- Included in Eastons: Yes
- Included in Hitchcocks: No
- Included in Naves: No
- Included in Smiths: Yes
- Included in Websters: Yes
- Included in Strongs: Yes
- Included in Thayers: Yes
- Included in BDB: Yes
- H2351 Used 33 times
- H4480 Used 2 times
- H7339 Used 18 times
- H7784 Used 3 times
- G4113 Used 6 times
- G4505 Used 1 time
- G58 Used 1 time
The street called "Straight" at Damascus (Acts 9:11) is "a long broad street, running from east to west, about a mile in length, and forming the principal thoroughfare in the city." In Oriental towns streets are usually narrow and irregular and filthy (Psalms 18:42; Isaiah 10:6). "It is remarkable," says Porter, "that all the important cities of Palestine and Syria Samaria, Caesarea, Gerasa, Bozrah, Damascus, Palmyra, had their straight streets' running through the centre of the city, and lined with stately rows of columns. The most perfect now remaining are those of Palmyra and Gerasa, where long ranges of the columns still stand.", Through Samaria, etc.
The streets of a modern Oriental town present a great contrast to those with which we are familiar, being generally narrow, tortuous and gloomy, even in the best towns. Their character is mainly fixed by the climate and the style of architecture, the narrowness being due to the extreme heat, and the gloominess to the circumstance of the windows looking for the most part into the inner court. The street called "Straight," in Damascus, (Acts 9:11) was an exception to the rule of narrowness- it was a noble thoroughfare, one hundred feet wide. divided in the Roman age by colonnades into three avenues, the central one for foot passengers, the side passages for vehicles and horsemen going in different directions. The shops and warehouses were probably collected together into bazaars in ancient as in modern times. (Jeremiah 37:21) That streets occasionally had names appears from (Jeremiah 37:21; Acts 9:11) That they were generally unpaved may be inferred from the notices of the pavement laid by Herod the Great at Antioch, and by Herod Agrippa II. at Jerusalem. Hence pavement forms one of the peculiar features of the ideal Jerusalem. Tob. 13.17; (Revelation 21:21) Each street and bazaar in a modern town is locked up at night; the same custom appears to have prevailed in ancient times. (Solomon 3:3)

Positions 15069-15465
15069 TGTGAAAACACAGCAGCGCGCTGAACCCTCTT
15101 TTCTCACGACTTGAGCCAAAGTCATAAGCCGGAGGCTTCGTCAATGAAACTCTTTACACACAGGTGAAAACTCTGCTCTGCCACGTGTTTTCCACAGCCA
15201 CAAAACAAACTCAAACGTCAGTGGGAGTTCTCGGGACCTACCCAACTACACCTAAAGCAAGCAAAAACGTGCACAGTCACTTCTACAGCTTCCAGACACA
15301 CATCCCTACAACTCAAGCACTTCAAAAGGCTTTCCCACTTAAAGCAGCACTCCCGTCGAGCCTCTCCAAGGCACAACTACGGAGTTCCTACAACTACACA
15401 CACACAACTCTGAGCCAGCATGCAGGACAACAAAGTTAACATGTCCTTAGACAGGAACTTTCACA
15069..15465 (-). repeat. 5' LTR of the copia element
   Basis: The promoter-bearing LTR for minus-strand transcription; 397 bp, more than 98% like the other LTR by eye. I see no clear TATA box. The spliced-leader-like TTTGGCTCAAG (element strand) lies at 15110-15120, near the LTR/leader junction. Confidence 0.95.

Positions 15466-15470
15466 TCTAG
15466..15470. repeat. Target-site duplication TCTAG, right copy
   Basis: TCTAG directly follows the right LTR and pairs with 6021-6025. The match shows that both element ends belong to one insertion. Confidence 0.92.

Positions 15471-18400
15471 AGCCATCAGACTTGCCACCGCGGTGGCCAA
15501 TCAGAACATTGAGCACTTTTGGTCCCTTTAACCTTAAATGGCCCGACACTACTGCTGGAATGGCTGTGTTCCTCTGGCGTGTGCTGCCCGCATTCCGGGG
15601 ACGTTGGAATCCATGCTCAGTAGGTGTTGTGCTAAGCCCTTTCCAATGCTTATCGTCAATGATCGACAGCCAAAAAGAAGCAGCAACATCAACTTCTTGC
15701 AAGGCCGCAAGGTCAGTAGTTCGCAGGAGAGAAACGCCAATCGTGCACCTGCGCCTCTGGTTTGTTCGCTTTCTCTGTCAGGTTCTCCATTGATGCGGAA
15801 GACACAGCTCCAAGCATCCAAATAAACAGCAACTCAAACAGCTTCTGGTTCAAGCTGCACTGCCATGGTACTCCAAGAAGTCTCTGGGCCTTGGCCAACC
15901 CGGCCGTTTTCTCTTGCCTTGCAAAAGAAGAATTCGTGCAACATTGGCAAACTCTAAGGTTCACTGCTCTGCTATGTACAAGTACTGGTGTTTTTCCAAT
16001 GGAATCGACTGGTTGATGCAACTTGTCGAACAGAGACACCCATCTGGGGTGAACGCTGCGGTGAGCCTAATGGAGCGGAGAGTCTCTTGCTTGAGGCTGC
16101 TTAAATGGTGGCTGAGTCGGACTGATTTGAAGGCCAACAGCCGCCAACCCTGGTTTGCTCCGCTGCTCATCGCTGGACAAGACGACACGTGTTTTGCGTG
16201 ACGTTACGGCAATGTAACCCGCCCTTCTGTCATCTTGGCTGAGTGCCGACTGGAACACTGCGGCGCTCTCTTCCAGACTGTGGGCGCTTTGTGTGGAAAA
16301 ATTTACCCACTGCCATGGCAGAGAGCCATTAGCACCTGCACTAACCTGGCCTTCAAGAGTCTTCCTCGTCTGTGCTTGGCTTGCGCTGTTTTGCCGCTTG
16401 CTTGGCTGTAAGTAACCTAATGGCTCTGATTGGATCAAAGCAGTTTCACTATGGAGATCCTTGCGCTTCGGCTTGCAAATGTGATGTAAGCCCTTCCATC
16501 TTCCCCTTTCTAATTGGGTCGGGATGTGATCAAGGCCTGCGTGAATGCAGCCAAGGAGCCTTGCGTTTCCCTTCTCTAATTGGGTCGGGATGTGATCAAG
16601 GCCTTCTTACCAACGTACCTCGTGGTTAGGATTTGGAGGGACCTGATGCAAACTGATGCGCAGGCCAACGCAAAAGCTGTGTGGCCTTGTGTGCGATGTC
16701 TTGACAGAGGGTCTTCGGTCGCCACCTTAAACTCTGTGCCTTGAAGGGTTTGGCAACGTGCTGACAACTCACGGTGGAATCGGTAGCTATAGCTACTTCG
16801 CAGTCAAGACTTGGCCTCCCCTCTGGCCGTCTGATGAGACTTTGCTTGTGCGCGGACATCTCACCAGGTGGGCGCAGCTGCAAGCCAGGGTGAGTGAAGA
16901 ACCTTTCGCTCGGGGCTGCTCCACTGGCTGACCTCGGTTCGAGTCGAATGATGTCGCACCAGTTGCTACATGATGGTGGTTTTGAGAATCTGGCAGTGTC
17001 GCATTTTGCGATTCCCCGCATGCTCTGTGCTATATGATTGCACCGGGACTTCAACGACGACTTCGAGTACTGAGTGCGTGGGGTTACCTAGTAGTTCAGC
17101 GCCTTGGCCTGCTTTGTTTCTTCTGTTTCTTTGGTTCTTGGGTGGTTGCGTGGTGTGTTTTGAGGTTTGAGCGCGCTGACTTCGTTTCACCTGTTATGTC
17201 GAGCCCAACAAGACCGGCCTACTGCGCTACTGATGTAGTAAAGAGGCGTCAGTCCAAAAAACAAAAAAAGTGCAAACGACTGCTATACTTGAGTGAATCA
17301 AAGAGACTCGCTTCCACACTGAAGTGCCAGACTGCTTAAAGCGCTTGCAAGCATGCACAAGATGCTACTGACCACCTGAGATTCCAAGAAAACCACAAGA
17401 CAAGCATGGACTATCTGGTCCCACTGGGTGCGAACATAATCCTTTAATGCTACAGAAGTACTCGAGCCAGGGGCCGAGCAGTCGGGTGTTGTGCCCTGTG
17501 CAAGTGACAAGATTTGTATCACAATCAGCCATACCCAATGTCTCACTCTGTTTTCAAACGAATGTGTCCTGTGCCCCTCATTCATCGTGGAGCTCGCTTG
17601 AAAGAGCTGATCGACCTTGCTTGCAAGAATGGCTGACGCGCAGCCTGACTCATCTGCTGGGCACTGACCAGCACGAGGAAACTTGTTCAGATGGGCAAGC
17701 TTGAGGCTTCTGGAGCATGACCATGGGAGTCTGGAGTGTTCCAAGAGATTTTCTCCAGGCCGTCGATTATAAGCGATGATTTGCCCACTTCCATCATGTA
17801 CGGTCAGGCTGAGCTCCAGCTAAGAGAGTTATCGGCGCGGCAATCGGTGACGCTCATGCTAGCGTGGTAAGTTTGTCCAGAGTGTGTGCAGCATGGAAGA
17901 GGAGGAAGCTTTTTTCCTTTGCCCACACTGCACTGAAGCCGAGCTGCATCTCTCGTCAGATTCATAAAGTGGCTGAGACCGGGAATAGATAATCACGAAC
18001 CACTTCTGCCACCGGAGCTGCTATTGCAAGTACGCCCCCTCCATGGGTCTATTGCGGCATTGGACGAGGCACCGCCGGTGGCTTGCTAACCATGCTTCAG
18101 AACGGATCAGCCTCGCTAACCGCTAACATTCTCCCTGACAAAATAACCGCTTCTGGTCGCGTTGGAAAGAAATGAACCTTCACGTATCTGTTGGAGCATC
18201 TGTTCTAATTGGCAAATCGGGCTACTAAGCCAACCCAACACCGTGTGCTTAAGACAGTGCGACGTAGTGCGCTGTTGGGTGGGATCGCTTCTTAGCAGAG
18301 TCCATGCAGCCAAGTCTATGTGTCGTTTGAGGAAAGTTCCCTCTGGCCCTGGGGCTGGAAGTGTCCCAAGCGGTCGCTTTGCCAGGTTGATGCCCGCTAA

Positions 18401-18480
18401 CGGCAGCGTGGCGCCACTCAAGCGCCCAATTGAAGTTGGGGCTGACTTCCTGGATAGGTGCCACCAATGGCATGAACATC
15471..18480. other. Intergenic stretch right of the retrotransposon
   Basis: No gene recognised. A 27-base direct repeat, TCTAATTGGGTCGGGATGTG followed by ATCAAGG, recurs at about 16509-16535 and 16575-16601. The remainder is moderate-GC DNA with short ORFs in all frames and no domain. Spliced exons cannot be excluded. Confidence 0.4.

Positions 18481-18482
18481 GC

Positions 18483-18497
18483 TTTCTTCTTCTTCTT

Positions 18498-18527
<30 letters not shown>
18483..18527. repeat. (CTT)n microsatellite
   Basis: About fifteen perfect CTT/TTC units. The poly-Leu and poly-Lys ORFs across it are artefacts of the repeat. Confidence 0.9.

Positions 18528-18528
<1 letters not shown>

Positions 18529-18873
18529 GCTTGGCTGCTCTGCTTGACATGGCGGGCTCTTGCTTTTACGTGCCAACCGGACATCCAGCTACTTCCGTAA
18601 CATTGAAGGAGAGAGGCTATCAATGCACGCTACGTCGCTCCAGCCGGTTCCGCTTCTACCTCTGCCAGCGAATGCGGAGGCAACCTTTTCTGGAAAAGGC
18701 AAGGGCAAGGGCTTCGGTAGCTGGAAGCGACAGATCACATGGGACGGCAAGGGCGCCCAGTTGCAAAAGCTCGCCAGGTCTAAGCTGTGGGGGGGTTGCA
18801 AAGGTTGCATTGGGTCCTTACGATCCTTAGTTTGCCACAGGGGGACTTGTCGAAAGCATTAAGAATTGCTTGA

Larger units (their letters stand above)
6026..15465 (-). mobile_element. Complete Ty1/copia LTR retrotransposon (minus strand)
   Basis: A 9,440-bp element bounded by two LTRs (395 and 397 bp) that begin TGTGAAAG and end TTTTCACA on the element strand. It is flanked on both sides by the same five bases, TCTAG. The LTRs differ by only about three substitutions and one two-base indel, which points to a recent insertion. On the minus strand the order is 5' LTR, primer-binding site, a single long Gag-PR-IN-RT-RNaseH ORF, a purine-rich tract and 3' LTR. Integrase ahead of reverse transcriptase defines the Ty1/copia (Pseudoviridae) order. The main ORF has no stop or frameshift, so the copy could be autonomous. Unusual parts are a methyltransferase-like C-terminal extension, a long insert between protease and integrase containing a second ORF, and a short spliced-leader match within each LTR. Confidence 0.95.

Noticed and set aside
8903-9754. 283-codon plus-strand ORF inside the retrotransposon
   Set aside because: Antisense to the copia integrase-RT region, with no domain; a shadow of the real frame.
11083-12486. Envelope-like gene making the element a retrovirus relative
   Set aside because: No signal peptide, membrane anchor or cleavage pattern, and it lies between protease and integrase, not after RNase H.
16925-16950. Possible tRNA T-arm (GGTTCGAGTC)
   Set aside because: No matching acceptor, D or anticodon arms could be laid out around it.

STREET, noun [Latin , strewed or spread. See Strew.]
1. Properly, a paved way or road; but in usage, any way or road in a city, chiefly a main way, in distinction from a lane or alley.
2. Among the people of New England, any public highway.
3. Streets, plural, any public way, road or place.
That there be no complaining in our streets. Psalms 144:13.
STREET-WALKER, noun [street and walk.] A common prostitute that offers herself to sale in the streets.
STREET-WARD, noun [street and ward.] Formerly, an officer who had the care of the streets.